Biomass Burning on the Rise Again

Levels of biomass burning in parts of the world are now higher than at any time in the past 22,000 years, according to our most recent fire history reconstructions from the Global Charcoal Database version 3 (GCDv3), just published today in Biogeosciences. Biomass burning from the Last Glacial Maximum, about 21,000 years ago, through the late Holocene (up until about 200 years ago), broadly tracks global and regional climate changes. In the past millennium (Fig. 1), a widespread decline in fire activity is clear during the “Little Ice Age” (LIA, ~1600s – 1700s CE) in both hemispheres, but is more pronounced in the north. Biomass burning increases gradually from about 1600-1800 CE, then rapidly increases in both hemispheres during the 1800s. After that, charcoal levels start to decline first in the northern hemisphere, then in the southern hemisphere, reaching very low levels during the 20th century. The marked decline in global biomass burning during the 20th century was the focus of a previous paper, which attributed it to a confluence of factors including the rapid spread of agriculture, landscape fragmentation, increased grazing, and eventually industrial-strength fire suppression. Now however, thanks to longer fire seasons and hotter temperatures from global warming, along with fuel build-up in many places, strong regional increases in biomass burning are on the rise again, particularly in western North America and southeastern Australia.

Biomass burning reconstructions for the past millennium

Figure 1. Trends in biomass burning (left panel) for the Northern Hemisphere, globe, and Southern Hemisphere for the past 1000 years and spatially gridded charcoal influx z scores reflecting biomass burning (right panel) for the period 1950–2010, 1850–1950, and 950–1050 CE. Vertical gray bars through the time series on the left panel correspond to the time intervals shown in the gridded dot maps on the right panel. The charcoal influx anomaly base period for all panels is 1000–1800 CE. The smoothing window widths for the time series (left panel) are 40 years (red line) and 20 years (black line). Bootstrap-by-site confidence intervals (95 %) are filled in gray.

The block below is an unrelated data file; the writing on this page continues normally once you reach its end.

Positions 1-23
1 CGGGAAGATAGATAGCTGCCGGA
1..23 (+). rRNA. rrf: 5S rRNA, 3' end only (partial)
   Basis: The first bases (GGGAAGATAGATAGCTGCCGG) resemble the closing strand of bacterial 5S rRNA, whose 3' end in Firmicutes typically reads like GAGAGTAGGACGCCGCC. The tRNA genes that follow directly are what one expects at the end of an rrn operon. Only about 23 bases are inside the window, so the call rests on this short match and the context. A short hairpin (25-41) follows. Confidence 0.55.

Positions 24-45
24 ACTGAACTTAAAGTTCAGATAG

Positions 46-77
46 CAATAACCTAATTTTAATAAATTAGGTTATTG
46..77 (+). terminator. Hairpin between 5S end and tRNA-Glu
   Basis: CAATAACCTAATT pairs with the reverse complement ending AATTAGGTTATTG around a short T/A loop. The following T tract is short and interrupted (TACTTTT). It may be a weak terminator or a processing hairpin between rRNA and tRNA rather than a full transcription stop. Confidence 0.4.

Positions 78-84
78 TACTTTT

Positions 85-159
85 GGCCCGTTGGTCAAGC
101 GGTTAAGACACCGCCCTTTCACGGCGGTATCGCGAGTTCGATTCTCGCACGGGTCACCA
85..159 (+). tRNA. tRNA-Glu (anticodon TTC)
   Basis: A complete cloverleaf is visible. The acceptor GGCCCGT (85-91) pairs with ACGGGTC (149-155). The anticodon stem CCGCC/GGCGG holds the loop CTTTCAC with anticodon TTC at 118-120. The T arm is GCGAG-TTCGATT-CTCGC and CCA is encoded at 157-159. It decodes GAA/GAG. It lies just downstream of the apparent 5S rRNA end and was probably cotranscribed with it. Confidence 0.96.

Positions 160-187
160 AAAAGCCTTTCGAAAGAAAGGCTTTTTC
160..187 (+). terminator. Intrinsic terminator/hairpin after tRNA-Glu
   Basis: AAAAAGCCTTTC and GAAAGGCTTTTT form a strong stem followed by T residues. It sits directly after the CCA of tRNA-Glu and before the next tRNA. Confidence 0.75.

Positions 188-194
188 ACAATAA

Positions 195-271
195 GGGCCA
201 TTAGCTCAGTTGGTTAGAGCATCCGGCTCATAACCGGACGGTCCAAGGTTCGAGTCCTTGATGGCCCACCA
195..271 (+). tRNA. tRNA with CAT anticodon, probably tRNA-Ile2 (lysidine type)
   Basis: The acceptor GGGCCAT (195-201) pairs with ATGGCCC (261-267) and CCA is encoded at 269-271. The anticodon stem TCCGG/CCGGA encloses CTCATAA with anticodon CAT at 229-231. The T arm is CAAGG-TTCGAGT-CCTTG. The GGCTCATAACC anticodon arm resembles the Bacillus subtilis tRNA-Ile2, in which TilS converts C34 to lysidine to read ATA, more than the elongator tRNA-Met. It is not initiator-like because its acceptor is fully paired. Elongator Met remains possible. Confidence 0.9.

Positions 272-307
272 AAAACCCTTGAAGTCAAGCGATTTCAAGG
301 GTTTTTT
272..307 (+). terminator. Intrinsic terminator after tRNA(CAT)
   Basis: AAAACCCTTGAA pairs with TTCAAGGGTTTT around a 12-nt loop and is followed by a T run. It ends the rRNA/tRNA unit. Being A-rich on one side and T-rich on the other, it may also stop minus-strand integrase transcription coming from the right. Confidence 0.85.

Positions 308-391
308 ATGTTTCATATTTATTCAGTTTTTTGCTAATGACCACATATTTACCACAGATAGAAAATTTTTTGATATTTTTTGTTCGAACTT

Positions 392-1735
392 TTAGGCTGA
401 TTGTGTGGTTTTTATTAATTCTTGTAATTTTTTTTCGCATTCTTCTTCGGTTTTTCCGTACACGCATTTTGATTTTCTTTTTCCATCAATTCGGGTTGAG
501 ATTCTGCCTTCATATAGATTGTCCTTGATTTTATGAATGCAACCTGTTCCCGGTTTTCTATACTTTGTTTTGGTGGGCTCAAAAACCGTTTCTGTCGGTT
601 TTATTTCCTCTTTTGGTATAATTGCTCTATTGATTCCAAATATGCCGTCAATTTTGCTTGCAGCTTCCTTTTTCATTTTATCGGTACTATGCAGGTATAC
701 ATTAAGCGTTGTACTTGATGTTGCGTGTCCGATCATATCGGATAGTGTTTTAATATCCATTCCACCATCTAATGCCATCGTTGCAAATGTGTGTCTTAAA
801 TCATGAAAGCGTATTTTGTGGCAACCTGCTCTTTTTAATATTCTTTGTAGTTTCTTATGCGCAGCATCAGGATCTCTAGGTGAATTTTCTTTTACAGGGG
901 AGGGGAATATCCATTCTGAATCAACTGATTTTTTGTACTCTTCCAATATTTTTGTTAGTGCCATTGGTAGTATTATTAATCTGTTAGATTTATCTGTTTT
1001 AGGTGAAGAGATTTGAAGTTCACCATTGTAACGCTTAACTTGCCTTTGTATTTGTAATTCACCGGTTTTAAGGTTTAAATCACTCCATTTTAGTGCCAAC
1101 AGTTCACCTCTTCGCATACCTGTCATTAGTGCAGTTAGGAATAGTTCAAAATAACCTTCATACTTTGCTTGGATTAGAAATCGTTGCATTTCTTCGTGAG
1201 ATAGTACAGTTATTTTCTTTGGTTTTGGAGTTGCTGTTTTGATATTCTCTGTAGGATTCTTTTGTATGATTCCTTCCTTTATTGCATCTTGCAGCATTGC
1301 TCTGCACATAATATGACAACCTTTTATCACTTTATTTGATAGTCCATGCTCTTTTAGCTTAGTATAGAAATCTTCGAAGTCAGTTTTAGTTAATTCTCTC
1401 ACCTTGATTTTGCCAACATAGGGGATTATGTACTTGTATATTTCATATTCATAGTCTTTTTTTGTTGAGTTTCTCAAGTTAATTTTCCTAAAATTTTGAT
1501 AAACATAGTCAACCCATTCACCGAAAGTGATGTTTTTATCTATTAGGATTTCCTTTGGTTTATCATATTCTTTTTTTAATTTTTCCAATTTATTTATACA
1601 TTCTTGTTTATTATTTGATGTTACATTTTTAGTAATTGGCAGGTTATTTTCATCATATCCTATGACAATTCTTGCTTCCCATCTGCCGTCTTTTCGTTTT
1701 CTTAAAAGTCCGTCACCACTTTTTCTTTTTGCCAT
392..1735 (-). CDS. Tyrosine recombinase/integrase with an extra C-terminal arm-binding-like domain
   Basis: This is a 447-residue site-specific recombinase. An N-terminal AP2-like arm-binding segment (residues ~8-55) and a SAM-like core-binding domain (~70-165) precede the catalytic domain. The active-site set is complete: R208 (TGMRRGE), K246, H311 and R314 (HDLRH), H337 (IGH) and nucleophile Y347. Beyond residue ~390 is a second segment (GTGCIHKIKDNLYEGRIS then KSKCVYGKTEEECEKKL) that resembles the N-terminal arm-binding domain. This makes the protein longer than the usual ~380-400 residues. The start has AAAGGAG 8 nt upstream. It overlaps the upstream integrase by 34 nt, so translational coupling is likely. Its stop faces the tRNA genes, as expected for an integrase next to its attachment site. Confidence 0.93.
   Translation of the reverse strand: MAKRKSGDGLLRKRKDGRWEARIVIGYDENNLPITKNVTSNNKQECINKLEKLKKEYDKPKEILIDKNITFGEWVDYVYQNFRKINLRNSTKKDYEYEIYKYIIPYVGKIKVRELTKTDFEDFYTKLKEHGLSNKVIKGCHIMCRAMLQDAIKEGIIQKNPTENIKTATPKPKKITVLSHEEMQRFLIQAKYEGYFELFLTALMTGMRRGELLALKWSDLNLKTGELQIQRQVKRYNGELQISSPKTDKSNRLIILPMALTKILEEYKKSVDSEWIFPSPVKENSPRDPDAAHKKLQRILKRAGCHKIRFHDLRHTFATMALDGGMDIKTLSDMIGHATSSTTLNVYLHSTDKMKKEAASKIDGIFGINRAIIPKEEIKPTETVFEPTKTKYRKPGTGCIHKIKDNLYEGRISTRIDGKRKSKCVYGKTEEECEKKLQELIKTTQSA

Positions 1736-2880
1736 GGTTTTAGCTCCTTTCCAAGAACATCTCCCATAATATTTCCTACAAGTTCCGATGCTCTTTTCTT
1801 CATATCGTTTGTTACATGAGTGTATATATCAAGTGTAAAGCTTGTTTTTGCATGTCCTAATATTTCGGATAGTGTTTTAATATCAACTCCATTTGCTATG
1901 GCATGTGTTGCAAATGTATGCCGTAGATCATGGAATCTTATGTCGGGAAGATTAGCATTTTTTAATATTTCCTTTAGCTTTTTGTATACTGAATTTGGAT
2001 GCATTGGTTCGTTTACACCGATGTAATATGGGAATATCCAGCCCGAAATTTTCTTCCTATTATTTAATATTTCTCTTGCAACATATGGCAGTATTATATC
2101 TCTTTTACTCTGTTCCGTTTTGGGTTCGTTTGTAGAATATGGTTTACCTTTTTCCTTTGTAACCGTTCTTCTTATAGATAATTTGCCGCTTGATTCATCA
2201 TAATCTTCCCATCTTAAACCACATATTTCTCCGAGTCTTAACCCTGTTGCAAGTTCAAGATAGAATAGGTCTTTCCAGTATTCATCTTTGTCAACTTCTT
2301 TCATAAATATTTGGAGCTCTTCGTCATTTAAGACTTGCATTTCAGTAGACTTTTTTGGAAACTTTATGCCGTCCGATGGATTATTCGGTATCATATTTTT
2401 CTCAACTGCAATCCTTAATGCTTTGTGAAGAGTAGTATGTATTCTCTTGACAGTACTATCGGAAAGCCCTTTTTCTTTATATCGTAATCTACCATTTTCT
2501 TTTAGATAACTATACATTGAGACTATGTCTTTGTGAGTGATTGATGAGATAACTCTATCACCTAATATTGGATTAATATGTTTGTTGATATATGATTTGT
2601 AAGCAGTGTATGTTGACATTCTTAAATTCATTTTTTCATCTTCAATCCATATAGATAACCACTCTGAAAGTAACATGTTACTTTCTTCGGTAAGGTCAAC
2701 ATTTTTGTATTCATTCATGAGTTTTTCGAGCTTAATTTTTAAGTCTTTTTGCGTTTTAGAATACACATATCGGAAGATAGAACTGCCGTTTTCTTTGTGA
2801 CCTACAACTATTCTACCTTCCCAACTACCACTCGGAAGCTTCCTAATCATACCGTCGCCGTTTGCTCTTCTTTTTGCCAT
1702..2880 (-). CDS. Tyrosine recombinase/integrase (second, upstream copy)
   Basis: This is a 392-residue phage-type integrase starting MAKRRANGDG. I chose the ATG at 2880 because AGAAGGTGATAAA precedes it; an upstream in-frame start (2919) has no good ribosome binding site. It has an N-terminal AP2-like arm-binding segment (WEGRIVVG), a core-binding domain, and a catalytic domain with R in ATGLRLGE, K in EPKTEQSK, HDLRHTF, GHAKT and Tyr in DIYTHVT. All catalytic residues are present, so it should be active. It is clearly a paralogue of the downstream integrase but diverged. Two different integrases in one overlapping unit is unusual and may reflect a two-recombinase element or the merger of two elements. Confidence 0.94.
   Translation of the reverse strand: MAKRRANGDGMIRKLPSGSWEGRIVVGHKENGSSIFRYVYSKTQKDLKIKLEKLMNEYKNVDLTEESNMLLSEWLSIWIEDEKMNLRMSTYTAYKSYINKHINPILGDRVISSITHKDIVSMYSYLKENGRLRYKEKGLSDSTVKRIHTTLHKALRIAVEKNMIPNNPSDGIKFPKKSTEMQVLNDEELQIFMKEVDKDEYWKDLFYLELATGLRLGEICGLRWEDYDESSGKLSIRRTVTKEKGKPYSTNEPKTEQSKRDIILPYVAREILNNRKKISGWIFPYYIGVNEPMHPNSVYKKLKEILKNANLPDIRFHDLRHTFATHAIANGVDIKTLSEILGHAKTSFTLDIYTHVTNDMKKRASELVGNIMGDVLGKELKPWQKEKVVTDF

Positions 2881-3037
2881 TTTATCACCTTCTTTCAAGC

The paper, Reconstructions of biomass burning from sediment-charcoal records to improve data–model comparisons, which was initiated at a PAGES Global Paleaofire Working Group workshop in France in 2013, analyzes 736 charcoal records from six continents (Fig. 2), but primarily represents burning in forests, rather than grasslands. The biomass burning reconstructions are largely based on variations in charcoal accumulation rates in sediment cores from lakes, but records from bogs, marine sediments, and other environments are included. The paper also presents a new approach for gridding charcoal data using the paleofire R package (Blarquez et al. 2014), which is designed to allow easier comparison between the data and model output.




Figure 2. Location of paleofire sites and sampling density in the GCDv3.

For pictures and video you may want to check out Youtube — there is pretty cool (sorry) special called “Earth on Fire” about the spread of the new “megafires.”

Citation: Marlon, J. R., Kelly, R., Daniau, A.-L., Vannière, B., Power, M. J., Bartlein, P., Higuera, P., Blarquez, O., Brewer, S., Brücher, T., Feurdean, A., Romera, G. G., Iglesias, V., Maezumi, S. Y., Magi, B., Courtney Mustaphi, C. J., and Zhihai, T.: Reconstructions of biomass burning from sediment-charcoal records to improve data–model comparisons, Biogeosciences, 13, 3225-3244, doi:10.5194/bg-13-3225-2016, 2016.